Brands of Fidaxomicin in Kenya

NB: Fidaxomicin is not available in Kenyan market

Fidaxomicin in Kenya : Brand names, Cost /Price, Uses, Indications, Generics
Fidaxomicin Chemical Structure

Fidaxomicin Mechanism of Action:

Fidaxomicin is a fermentation product obtained from the Actinomycete Dactylosporangium aurantiacum. Fidaxomicin is bactericidal against C. difficile in vitro, inhibiting RNA synthesis by RNA polymerases, and demonstrates a post-antibiotic effect vs. C. difficile of 6-10 hrs.


Fidaxomicin is a macrolide antibacterial drug indicated in adults (≥18 years of age) for treatment of Clostridium difficile-associated diarrhea.
To reduce the development of drug-resistant bacteria and maintain the effectiveness of Fidaxomicin and other antibacterial drugs, Fidaxomicin should be used only to treat infections that are proven or strongly suspected to be caused by Clostridium difficile.


One 200 mg tablet orally twice daily for 10 days with or without food


Pediatrics: The safety and effectiveness of Fidaxomicin has not been studied in patients <18 years of age.


Fidaxomicin is contraindicated in patients who have known hypersensitivity to fidaxomicin ingredient in


Fidaxomicin should only be used for the treatment of C. difficile-associated diarrhea. Fidaxomicin is not effective for treatment of other types of infections due to minimal systemic absorption of fidaxomicin.
Acute hypersensitivity reactions (angioedema, dyspnea, pruritus, and rash) have been reported. In the event of a severe reaction, discontinue Fidaxomicin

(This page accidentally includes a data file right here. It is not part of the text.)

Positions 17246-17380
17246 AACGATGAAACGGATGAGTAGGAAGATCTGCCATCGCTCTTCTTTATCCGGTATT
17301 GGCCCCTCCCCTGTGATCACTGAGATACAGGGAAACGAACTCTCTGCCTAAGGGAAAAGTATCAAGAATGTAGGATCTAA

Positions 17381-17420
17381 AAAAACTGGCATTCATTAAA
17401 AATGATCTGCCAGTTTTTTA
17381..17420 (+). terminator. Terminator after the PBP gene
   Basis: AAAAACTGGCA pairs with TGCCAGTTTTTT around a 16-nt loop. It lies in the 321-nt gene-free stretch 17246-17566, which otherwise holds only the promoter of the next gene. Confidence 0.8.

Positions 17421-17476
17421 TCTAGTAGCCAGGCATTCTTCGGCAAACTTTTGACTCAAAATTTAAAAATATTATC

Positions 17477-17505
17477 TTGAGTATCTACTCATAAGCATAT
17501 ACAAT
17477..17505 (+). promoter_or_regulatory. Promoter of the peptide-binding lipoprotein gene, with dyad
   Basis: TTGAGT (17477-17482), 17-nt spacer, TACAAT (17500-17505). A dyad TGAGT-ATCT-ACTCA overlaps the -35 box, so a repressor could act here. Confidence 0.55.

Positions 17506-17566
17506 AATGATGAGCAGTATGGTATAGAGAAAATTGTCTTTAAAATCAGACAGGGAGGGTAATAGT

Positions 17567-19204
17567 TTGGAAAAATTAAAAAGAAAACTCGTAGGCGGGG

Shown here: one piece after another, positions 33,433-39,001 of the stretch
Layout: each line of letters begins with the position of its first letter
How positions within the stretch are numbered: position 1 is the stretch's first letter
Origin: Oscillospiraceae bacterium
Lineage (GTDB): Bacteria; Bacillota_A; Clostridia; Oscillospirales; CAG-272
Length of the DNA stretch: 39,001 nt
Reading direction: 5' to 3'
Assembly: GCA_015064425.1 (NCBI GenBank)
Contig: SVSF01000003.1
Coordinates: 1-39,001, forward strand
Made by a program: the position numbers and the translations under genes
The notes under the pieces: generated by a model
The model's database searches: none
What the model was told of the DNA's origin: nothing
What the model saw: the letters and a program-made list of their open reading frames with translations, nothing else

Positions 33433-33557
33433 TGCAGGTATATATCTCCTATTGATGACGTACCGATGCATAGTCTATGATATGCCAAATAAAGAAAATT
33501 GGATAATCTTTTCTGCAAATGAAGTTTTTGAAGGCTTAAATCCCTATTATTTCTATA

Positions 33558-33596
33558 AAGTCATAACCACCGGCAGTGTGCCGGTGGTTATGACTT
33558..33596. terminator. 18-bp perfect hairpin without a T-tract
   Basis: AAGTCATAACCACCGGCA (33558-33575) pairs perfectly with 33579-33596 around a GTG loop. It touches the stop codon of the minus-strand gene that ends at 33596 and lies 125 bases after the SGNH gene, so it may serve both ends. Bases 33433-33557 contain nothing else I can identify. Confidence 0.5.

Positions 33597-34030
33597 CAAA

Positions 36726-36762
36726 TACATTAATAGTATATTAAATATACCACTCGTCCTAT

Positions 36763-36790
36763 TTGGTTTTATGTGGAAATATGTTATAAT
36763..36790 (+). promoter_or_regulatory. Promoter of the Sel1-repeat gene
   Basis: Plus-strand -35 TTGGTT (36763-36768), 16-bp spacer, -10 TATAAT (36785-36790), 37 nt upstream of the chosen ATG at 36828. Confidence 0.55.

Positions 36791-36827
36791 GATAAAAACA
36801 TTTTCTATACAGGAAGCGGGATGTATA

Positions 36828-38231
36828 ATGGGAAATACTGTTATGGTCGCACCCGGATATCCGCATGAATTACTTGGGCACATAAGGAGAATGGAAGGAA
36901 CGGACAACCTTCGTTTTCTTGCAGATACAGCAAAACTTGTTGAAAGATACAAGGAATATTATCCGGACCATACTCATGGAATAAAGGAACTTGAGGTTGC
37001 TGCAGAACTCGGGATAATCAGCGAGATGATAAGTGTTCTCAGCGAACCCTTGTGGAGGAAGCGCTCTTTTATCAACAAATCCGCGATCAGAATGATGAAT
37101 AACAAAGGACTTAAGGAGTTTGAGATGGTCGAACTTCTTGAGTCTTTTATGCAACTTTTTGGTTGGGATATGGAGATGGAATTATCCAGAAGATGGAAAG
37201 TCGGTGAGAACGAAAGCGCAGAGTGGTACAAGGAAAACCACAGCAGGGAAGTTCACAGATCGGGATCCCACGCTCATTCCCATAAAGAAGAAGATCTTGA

Development of drug-resistant bacteria: Only use Fidaxomicin for infection proven or strongly suspected to be caused by C. difficile.


Effect of P-gp inhibitors on fidaxomicin

Fidaxomicin is a substrate of P-gp. Co-administration of single doses of the P-gp inhibitor cyclosporine A and fidaxomicin in healthy volunteers, resulted in a 4- and 2-fold increase in fidaxomicin Cmax and AUC, respectively and in a 9.5 and 4-fold increase in Cmax and AUC, respectively, of the main active metabolite OP-1118. As the clinical relevance of this increase in exposure is unclear, co-administration of potent inhibitors of P-gp, such as cyclosporine, ketoconazole, erythromycin, clarithromycin, verapamil, dronedarone and amiodarone is not recommended (see sections 4.4 and 5.2).

Effect of fidaxomicin on P-gp substrates

Fidaxomicin may be a mild to moderate inhibitor of intestinal P-gp.

Fidaxomicin (200 mg twice daily) had a small but not clinically relevant effect on digoxin exposure. However, a larger effect on P-gp substrates with lower bioavailability more sensitive to intestinal P-gp inhibition such as dabigatran etexilat cannot be excluded.

Effect of fidaxomicin on other transporters

Fidaxomicin does not have a clinically significant effect on the exposure of rosuvastatin, a substrate for the transporters OATP2B1 and BCRP. Co-administration of 200 mg fidaxomicin twice daily with a single dose of 10 mg rosuvastatin to healthy subjects did not have a clinically significant effect on the AUCinf of rosuvastatin.

Paediatric population

Interaction studies have only been performed in adults.


The most common adverse reactions (incidence ≥ 2 %) are nausea, vomiting, abdominal pain, gastrointestinal hemorrhage, anemia, and neutropenia.

Clinical | Pharmacokinetic data

Pregnancy Category: B (No risk in non-human studies)
Routes of Administration: Oral
Bioavailability: Minimal systemic absorption
Protein Binding: Not Available
Metabolosim: Not Available
Onset of Action: Not Available
Elimination Half life: 11.7 ± 4.80 hours
Excretion: Urine (

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